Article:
We were offered a choice of main courses. Given we already tried the Abalone Pithivier last time, we opted for the other one which was Averyon Lamb. The whole piece was presented to us in a casserole, nicely scored on the skin, marinated and smoked with sugar cane pulp, cumin and other spices, and it was then taken away to be carved and served. The lamb was perfectly done, with the skin slightly crisped with a hint of sweetness and herbs that reminded me of licorice and hawthorn, and the meat was just done with the tint of pinkish color. On the side was chunks of bamboo shoot, cooked in a similar manner as artichokes, with the unique refreshing taste, tender and slightly crunchy. There’s also the huge morel mushrooms stuffed with lamb sweetbread, a sweet quenelle of pumpkin puree and the rich jus reduction. The dish were reminiscent of the traditional Cantonese winter lamb casserole where the lamb belly was cooked with bamboo shoots and shiitake mushrooms in gravy sauce – I have a feeling that this may be where Chef Vicky drew the inspiration from originally but ended up creating something that’s unique and wonderful. After the main dish, there’s also a mini second course with the sauce made with bits of lamb belly and rice – done similar to Japanese zosui more so than an Italian risotto with more the soupy texture.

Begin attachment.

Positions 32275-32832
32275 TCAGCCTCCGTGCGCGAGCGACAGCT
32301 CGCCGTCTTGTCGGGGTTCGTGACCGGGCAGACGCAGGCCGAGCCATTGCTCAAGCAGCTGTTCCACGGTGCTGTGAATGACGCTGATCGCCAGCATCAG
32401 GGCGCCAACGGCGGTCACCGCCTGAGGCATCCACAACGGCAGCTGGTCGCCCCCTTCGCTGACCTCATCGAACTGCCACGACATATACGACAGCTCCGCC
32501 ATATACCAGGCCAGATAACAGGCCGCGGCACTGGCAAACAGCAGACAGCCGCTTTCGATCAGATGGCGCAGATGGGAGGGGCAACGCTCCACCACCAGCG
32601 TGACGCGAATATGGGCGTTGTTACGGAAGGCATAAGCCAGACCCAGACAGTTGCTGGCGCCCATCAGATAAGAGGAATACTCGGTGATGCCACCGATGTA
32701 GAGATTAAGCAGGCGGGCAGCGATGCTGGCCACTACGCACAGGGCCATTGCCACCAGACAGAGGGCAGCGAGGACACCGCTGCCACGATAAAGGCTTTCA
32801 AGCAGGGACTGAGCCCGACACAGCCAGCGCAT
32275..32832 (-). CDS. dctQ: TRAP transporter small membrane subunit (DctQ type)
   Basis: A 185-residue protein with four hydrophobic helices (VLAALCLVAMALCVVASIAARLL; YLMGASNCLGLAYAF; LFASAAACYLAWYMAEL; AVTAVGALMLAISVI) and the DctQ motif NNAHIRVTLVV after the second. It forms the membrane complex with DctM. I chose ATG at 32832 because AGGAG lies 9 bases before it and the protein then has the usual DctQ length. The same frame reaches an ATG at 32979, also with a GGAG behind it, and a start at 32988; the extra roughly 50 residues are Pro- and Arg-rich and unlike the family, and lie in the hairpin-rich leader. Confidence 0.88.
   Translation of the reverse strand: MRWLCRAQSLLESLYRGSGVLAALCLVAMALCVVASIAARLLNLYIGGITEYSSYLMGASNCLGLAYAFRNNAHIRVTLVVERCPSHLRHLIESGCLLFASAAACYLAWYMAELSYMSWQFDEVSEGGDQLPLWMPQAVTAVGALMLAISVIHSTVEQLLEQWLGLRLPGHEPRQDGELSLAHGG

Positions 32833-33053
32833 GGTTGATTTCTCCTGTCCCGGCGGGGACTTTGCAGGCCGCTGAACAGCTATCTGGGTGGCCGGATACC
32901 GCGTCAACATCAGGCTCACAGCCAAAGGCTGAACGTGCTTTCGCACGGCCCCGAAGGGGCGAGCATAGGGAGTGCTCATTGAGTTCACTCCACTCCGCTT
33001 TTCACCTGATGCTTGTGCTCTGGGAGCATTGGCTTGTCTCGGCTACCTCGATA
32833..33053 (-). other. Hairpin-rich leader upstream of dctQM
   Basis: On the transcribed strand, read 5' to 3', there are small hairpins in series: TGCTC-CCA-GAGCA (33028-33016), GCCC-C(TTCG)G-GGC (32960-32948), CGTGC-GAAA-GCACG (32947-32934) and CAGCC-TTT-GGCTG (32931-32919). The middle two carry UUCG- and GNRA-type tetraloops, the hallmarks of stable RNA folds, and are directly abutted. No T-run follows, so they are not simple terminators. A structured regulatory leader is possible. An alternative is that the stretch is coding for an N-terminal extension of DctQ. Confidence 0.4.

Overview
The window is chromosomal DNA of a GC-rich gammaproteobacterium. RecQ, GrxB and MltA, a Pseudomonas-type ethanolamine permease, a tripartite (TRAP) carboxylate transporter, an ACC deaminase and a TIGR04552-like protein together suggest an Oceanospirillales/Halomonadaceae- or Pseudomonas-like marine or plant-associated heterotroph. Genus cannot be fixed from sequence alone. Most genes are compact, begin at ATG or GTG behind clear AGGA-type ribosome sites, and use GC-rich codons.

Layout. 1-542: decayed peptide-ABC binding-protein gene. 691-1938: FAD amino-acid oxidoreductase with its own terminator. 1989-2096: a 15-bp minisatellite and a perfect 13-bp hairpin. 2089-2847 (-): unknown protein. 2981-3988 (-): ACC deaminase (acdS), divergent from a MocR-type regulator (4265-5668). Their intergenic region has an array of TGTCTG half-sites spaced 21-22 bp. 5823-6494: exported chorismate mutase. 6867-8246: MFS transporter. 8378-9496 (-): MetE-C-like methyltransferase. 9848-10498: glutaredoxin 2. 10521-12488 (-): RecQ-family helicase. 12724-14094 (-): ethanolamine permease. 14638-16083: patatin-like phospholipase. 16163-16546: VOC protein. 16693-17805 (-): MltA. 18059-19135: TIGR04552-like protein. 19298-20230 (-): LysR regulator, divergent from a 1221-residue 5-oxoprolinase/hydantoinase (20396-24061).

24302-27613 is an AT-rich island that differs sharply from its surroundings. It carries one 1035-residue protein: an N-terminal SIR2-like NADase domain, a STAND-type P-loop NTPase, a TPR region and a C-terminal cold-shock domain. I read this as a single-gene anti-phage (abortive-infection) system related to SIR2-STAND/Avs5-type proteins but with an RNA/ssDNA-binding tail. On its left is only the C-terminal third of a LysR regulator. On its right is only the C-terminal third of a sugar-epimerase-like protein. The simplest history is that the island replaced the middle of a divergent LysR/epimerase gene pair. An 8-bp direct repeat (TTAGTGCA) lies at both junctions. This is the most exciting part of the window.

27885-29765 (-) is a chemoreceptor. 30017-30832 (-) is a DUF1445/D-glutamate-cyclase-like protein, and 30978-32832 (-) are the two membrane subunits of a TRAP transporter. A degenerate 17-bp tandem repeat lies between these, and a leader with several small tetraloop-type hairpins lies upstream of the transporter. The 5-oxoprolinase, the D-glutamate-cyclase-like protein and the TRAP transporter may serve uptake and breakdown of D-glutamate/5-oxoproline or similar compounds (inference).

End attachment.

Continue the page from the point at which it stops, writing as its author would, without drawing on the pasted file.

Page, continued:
Moving onto the sweet courses. First was something we had before – the Hokkaido milk panna cotta with Bird’s Nest and Japanese musk melon - giving us something refreshing to start. Then it’s the pear tart with Chinese almond Tarte Brisee base served with a scoop of black truffle ice cream on the side. The tart was beautifully baked but the star has to be the black truffle ice cream – we were told that 15% of black truffles by weight was grated into the custard base before it’s churned into ice cream for that intense earthy truffle flavor. That’s absolutely mind blowing and I thought the cream and the sugar and the truffles worked perfectly well. By this time we got awfully close to the government-stipulated restaurant closing time of 10pm, but that didn’t stop us from finishing the meal with the series of mignardises, including the sugar crispy with coconut ice cream, which is always my favorite.